Unlocking the AI-first enterprise: A generative AI blueprint
- Firms should embrace an enterprise-centric, platform-based approach to generative AI, moving away from use-case centric and siloed approaches.
- The platform must endure changing AI frameworks, a fast-moving product and vendor landscape, and evolving industry regulations. Most important, it should factor in evolving business needs to embrace AI.
- The platform should encourage participation among enterprise stakeholders, including employees, contractors, AI vendors, and the open-source community.
- While individual platform components may have certain specifications and associated constraints, the platform should not hinder the organization’s AI-first journey.
- The reference architecture detailed here enables organizations to build their own enterprise AI platform and onboard generative AI quickly and at scale.
Our initial viewpoint on enterprise AI development covered a generic AI platform architecture, designed to democratize AI’s capabilities at scale.
This predates the recent breakthrough in generative AI, a transformation technology set to impact many industries.
Our ongoing research tracks enterprise adoption of generative AI-powered tools and services. Firms that deploy this technology effectively will become more innovative, unlock efficiencies at scale, grow faster, and build a connected ecosystem.
Firms should embrace an enterprise-centric, platform-based approach to generative AI, moving away from use-case centric and siloed approaches. A platform approach that abstracts the underlying engineering complexity will help firms develop and rollout generative AI tools and services through agile techniques.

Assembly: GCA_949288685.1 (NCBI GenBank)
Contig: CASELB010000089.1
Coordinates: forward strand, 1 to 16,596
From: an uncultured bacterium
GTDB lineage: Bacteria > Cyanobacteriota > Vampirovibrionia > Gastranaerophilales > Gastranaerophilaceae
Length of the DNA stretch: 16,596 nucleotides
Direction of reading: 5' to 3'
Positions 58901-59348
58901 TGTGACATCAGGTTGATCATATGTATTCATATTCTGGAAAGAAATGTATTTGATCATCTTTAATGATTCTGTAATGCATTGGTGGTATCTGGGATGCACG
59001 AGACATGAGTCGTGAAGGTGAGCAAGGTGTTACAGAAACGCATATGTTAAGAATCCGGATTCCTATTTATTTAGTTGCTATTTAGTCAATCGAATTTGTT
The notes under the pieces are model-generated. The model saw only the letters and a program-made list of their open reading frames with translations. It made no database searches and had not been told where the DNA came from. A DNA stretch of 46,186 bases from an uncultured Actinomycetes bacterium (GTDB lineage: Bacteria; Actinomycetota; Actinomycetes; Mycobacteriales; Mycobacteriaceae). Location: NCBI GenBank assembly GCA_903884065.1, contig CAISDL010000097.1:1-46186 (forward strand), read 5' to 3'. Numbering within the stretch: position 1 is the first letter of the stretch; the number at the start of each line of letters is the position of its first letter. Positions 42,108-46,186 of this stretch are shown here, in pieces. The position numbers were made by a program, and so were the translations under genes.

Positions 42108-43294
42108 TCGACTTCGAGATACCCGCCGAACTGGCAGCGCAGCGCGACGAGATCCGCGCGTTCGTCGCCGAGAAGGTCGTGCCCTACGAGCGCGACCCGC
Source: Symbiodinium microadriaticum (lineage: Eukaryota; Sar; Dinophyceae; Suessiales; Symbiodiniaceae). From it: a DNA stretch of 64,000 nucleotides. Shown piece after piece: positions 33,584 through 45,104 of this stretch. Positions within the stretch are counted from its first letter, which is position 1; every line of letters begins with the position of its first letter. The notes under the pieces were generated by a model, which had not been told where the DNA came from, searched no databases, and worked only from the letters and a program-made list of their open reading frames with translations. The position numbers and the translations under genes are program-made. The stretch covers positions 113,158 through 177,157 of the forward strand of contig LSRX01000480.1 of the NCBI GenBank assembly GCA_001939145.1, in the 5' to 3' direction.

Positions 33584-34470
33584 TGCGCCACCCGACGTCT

Though AI development and deployment technologies remain largely the same, generative AI-related challenges necessitate a new reference platform architecture.
The significance of an AI platform
Our first paper showed a reference platform architecture to future proof and democratize AI adoption through modular, holistic, and agile AI development.
The updated platform architecture introduced here sets out essential guidelines for firms adopting large language models (LLMs) beyond a use-case-only approach.
Organizations can tailor these principles to suit their specific use cases.
One key plank here is layering, where each component of the platform is built independently and then layered into a comprehensive framework.
Nonetheless, technology is only part of the equation. Business considerations must play a pivotal role during platform development. In such a collaborative environment, AI will evolve and inspire the whole organization to become more productive, innovative, and customer centric.
Why the need for a generative AI-first experience?
Traditional AI models focus on pattern recognition and provide analytical insights within horizon 1 (H1) and H2. Generative AI models are way ahead in what we term as H3, with a unique capability to generate output including words, code, images and more, using the knowledge from their training data.
Generative AI automates mundane tasks such as code completion and document summary, which enables individuals to focus on more meaningful work and become more productive.
For example, a Kubernetes assistant autonomously checks the cluster health and then provides real-time analysis. This frees up the support engineer to tackle other tasks, such as managing a code defect using another generative AI code assistant.
Generative AI’s other enterprise applications: